Stock, the product of boiling water with (most often) animal bones, vegetables, and savory herbs, has been around for centuries. “Bone broth,” on the other hand, reared its smugly head last year, and the trendy collagen-rich slurry has only gained in popularity, even though the two are essentially the same. Some proponents assert that for stock to be considered bone broth, it requires at least a day bubbling away on the stovetop (for the bones to release the most nutrients, naturally) and a proper drinking vessel. Just like stock, broth helps with inflammation, but its many purported benefits mostly come up short. But that hasn’t stopped celebrities from endorsing the stuff, or bone broth-ers from organizing a festival to memorialize marrow and celebrate their superior health.
Giving in to the concept of bone broth as something new feels like accepting a rebranding of oatmeal as “sipping porridge.” A $9 paper cup filled with bone-marrow-spiked beef is still a paper cup. How about a bowl of soup instead? Here are the ten best in New York.
10. French onion soup, Balthazar (80 Spring Street, 212-965-1785) After the recent mirror mishap at Keith McNally’s popular Soho restaurant, wherein one of the massive, dusty glass fixtures came crashing down on a group of lunch patrons, you’ll want a dining companion with sufficient upper-body strength. Because you, of course, will be too busy dragging your spoon through one superlative bowl of French onion soup, enriched with Port and white wines and a browned cap of melted gruyère, to save yourself or anyone else from disaster. Country bread croutons maintain their crunch while soaking up caramel-colored broth thickened with charred onions. It’s easy to see why the kitchen goes through gallons of the stuff each day.
9. Laksa, Taste Good (82-18 45th Avenue, Queens; 718-898-8001) Fans of Southeast Asian cuisine have long headed to this narrow Malaysian restaurant in Elmhurst for two kinds of laksa, fragrant noodle soups radiating with chiles and perfumed with fermented sardines and anchovies. Curry laksa blends rich coconut milk with a pantry’s worth of spices to form a rich broth, which supports fresh shellfish and thick rice noodles. Tamarind sets assam laksa’s funky, sour tone, bolstering tender chunks of white fish with dried shrimp paste, mint, and pineapple. Both showcase Malaysian cuisine’s finest attributes, grounding bold and bright flavors with earthy ones.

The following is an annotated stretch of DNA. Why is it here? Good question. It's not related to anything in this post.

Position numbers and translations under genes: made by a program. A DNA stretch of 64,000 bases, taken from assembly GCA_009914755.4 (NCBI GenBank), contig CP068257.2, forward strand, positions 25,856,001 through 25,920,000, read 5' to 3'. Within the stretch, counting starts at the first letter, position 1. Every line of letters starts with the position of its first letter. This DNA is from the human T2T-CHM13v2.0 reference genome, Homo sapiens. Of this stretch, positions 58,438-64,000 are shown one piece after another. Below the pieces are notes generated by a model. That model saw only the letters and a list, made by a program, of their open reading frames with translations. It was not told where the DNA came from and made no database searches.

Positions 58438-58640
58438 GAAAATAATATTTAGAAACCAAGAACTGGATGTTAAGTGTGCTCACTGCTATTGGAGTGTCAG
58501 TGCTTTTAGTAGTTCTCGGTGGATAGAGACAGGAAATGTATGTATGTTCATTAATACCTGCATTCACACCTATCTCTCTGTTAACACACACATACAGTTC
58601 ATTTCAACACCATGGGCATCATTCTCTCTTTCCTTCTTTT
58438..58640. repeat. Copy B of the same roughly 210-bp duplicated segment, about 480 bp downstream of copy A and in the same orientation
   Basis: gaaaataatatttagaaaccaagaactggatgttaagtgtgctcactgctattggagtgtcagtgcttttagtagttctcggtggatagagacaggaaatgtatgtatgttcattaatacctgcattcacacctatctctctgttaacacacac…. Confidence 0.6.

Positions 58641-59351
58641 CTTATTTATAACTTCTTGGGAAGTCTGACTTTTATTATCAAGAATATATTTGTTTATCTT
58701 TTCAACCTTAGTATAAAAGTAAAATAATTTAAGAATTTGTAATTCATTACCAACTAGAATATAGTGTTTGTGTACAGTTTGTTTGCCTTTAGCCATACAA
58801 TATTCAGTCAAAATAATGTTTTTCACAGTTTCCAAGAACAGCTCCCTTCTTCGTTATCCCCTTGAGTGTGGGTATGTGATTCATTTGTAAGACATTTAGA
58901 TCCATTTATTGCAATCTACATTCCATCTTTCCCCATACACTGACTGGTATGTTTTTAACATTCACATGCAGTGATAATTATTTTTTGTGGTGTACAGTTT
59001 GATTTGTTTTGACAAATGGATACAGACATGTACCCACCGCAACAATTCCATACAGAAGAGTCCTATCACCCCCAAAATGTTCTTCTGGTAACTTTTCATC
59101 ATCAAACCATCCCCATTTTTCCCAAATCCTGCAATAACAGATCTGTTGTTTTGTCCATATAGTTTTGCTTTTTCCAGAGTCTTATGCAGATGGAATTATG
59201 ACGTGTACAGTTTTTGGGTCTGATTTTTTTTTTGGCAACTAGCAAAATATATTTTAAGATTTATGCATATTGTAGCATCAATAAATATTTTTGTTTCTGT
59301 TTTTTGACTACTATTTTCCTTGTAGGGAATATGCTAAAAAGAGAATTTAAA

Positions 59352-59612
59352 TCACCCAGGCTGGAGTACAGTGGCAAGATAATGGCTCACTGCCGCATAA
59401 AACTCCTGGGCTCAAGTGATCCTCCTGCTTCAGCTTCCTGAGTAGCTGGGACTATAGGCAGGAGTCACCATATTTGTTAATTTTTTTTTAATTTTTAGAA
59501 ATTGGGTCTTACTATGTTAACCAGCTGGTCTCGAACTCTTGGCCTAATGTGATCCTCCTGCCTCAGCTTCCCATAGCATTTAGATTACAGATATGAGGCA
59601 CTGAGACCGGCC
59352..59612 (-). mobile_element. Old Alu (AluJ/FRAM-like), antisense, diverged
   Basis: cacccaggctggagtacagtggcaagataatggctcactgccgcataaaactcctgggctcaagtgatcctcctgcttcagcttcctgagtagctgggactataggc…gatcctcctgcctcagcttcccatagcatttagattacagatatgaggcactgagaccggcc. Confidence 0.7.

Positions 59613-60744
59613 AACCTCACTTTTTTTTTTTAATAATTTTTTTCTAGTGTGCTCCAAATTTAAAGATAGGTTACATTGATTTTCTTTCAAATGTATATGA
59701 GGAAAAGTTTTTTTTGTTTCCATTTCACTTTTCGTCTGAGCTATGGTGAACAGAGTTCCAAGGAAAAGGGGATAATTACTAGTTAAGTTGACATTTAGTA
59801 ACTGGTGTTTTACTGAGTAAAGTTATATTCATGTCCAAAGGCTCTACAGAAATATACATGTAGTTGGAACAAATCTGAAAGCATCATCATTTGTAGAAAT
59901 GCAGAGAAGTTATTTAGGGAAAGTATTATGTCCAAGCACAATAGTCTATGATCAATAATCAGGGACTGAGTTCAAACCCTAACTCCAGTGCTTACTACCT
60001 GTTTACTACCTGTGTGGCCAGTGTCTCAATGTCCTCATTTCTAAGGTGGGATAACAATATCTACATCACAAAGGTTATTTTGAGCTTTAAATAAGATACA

8. Chicken soup, Bara (58 East 1st Street, 917-639-3197) At Ian Alvarez’s whitewashed French-Japanese tavern, tucked along a stretch of East 1st Street on the edge of the Lower East Side, the chef dares to broth, ladling tea dashi over sunflower seed purée for a duck entrée. His ramen-inspired chicken soup forgoes noodles in favor of enoki mushrooms, Tokyo turnips, soy-marinated eggs with jammy yolks, and a sheet of nori. Earthy, mellow, and served in a French crock, it’s one slick bowl for the soul.
7. Borscht, Stage Restaurant (128 Second Avenue, 212-473-8614) East Village residents and visitors relish a taste of old New York at this timeless counter restaurant, which specializes in Eastern European and diner fare like bulging pierogies topped with caramelized onions; stroganoff; and a solid turkey dinner with all the fixings. Chicken and tripe soups join a rotating list of hearty bowl-bound meals, but it’s the borscht that we find so delightful. Hot, it comes red (beets) or white (potatoes, bacon), and during winter months, the red variety is served chilled. At either temperature, the crimson elixir displays a muted sweetness, brimming with endearingly mushy boiled vegetables.